No catches, no fine print just unconditional book loving for your children with their favourites saved to their own digital bookshelf.
New members get entered into our monthly draw to win £100 to spend in your local bookshop plus lots lots more...Find out more
We have a slightly different offering for our book club of the month, a fabulous not-for-profit organisation called 'Book Clubs in Schools', currently covering London and Birmingham. It is such a wonderful idea, encouraging a love of books in children from primary school age through to six-formers. I really do love their answer to the last question on setting up a book club - a super little snippet of advice!
Book Clubs in Schools is a not-for-profit organisation offering a unique peer-to-peer mentoring programme in the form of a book club which inspires a lifelong love of reading and critical thinking in children. Book Clubs in Schools was founded by Beth Ginsburg and Alison Palmer.
‘Book Clubs in Schools’, aptly named for what we do – we run book clubs in secondary and primary schools. We launched in March 2014 and currently work in schools across London and Birmingham.
The idea come from a programme in NYC, Learning Leaders, where Beth’s mother was volunteering. Beth, originally a New Yorker, saw an opportunity to implement a similar programme in the UK but for all children and not only the gifted and talented which was the case in New York programme. At the time, Alison was volunteering, doing 1:1 reading in a primary school and saw the benefits of book clubs. Together they founded Book Clubs in Schools. You can click on this link to a video about how Book Club started.
Our vision is that all students have the tools to succeed in the wider world. We believe that through reading and discussing fiction, students develop character skills such as leadership, empathy, creativity and critical thinking—all essential skills for navigating the wider world.
We’re celebrating our 5th birthday this March. A big milestone for us!
What began as a parent-led programme in a primary school has evolved into a cross age peer-led programme in both secondary and primary schools; Year 10s lead book clubs for all Year 7s, and Sixth Formers work with younger children in local primary schools.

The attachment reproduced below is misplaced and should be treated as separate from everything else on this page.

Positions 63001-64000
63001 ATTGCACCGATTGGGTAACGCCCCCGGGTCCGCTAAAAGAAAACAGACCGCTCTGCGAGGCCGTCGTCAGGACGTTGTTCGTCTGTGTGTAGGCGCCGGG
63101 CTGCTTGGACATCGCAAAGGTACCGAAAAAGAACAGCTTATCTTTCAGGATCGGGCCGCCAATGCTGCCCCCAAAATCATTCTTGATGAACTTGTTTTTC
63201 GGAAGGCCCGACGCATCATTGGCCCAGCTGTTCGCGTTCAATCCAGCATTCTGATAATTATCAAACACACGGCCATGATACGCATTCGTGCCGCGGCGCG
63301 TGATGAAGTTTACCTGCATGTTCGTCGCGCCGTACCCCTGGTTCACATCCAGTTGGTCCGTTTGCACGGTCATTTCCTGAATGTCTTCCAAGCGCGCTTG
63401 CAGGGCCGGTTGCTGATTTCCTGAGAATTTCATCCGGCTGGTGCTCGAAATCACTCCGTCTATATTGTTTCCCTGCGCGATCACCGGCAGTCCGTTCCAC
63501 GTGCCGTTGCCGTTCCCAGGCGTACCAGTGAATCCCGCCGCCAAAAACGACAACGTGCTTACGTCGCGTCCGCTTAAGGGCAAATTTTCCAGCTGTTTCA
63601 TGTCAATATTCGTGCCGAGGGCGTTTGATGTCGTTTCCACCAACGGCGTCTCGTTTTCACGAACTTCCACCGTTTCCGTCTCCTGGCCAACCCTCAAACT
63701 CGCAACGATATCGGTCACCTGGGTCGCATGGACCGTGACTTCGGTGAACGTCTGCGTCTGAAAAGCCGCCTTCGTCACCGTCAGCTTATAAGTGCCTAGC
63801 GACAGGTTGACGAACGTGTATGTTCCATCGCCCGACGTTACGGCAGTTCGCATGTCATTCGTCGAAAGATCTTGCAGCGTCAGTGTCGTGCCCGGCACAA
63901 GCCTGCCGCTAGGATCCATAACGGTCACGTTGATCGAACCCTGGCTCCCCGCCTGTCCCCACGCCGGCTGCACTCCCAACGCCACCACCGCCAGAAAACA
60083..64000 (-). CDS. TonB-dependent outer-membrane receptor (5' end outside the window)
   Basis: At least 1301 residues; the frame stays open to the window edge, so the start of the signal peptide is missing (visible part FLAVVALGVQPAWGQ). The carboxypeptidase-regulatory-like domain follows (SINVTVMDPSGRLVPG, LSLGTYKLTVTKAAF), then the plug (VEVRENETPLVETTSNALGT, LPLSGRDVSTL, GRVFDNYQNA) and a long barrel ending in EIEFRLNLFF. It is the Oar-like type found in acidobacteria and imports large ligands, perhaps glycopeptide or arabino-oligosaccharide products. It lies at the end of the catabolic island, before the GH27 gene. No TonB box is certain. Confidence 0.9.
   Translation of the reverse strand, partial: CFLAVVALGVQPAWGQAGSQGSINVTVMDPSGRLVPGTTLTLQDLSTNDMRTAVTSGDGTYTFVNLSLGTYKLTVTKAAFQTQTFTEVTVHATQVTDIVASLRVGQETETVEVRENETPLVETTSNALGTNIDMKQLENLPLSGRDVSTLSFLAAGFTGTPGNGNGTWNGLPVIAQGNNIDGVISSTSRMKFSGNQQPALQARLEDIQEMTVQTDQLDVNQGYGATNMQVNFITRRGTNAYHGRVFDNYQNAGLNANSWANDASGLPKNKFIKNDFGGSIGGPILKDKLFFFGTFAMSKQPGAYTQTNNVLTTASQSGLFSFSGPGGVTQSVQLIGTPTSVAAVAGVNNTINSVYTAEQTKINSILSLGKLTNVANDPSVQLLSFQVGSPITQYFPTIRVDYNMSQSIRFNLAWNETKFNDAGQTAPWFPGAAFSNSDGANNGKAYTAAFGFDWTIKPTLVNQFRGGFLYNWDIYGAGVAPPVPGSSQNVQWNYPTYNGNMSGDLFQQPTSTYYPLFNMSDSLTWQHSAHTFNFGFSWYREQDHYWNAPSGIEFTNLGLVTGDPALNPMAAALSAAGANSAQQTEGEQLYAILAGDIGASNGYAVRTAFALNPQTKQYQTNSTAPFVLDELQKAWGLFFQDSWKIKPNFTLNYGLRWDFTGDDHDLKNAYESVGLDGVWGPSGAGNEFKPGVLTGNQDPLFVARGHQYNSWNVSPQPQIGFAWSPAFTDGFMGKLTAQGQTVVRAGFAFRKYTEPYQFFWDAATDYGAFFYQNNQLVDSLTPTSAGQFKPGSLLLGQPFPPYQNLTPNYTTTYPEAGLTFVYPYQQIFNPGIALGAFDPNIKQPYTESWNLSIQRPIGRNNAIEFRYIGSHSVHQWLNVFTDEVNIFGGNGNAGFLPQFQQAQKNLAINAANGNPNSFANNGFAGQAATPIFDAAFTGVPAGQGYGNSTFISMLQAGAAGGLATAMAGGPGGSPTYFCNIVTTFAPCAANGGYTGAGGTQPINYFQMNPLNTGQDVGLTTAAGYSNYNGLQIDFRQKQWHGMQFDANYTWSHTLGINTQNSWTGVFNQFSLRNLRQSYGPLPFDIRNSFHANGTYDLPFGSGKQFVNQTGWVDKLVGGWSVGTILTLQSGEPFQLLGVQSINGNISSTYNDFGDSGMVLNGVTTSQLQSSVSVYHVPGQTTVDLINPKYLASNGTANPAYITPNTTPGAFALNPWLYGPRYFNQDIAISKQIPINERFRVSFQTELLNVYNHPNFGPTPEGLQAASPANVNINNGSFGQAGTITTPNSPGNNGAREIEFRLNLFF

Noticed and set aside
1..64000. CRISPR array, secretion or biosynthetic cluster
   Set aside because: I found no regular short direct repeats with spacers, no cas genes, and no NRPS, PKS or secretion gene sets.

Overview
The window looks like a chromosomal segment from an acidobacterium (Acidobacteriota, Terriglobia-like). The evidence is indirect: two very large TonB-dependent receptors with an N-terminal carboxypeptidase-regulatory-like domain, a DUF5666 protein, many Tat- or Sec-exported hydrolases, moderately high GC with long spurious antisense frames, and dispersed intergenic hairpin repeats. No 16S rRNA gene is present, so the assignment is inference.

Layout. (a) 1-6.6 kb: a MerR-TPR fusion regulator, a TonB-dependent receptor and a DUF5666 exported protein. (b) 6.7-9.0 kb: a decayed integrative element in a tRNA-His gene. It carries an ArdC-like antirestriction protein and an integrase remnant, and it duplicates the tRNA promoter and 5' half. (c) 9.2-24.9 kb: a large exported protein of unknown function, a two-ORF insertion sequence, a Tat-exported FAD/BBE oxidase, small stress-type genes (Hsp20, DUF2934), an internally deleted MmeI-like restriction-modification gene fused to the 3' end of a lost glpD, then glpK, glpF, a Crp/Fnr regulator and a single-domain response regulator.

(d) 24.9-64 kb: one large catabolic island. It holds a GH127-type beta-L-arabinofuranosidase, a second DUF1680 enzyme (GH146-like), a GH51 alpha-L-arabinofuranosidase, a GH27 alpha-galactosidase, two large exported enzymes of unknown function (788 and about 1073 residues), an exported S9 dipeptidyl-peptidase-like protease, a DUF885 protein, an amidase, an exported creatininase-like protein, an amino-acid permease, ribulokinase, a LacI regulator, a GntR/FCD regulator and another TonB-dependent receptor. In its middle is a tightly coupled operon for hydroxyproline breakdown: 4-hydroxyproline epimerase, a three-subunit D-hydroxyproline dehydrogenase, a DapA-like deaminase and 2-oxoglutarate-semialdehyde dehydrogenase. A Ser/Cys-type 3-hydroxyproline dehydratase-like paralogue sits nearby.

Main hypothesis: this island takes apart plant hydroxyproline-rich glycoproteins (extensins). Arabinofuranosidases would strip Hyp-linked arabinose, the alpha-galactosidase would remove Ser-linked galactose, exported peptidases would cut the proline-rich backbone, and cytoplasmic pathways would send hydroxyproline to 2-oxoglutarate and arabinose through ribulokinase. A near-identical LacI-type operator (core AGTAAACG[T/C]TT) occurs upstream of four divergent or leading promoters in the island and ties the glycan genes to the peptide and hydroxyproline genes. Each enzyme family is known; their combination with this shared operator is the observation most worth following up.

The Book Club Leaders can use their experience to fulfil the volunteering hours for the Duke of Edinburgh Award, in their personal statements for UCAS applications and on their CVs.
Fun, Inclusive, Character-building
Top secret. No really, our goal is to provide a variety of text for schools to choose from to best suit their students. We focus on relevant themes, from empathy to mental health to resilience, and select a diverse range of books—anything from classic to contemporary. The books on our list are anything but boring and intended to spark good discussion while encouraging a love of reading.
Each school book club meets once a week for 10 weeks in a term, with new Book Clubbers joining each term.
Usually in the school library or classroom.
We hope that everyone has done their weekly reading and the students come prepared to Book Club to discuss the book. We provide the Book Club Leaders with discussion questions, prompts and activities to choose from. The students can take turns reading, ask questions, discuss their thoughts and feelings, work out tricky words and debate their points of view. There are no wrong answers!
We are reading Home Girl by Alex Wheatle, which was sent to us as an advanced copy – it is due out in April 2019.
We don’t discriminate – we read all formats but our book clubbers seem to like paper books the best!
We recently added Holes by Louis Sachar to our booklist. We really enjoyed reading this!
Beth’s favourite adult author is Donna Taritt and kid’s author is Mallory Blackman. Ali’s favourite adult author is Jane Austen and her kid’s author is Lisa Thompson and Jen’s favourite adult author is Shilpi Somaya Gowda and kid’s author is Matt Haig.
Visiting the school book clubs and seeing the bonds students develop with each other and the stories through face-to-face interaction is powerful. It’s a good reminder about why we do what we do.
Think carefully about the people you invite to join your book club. While it’s nice to form book clubs with those who have similar interests, it is even more exciting to include people from different backgrounds; you’re bound to hear a new perspective.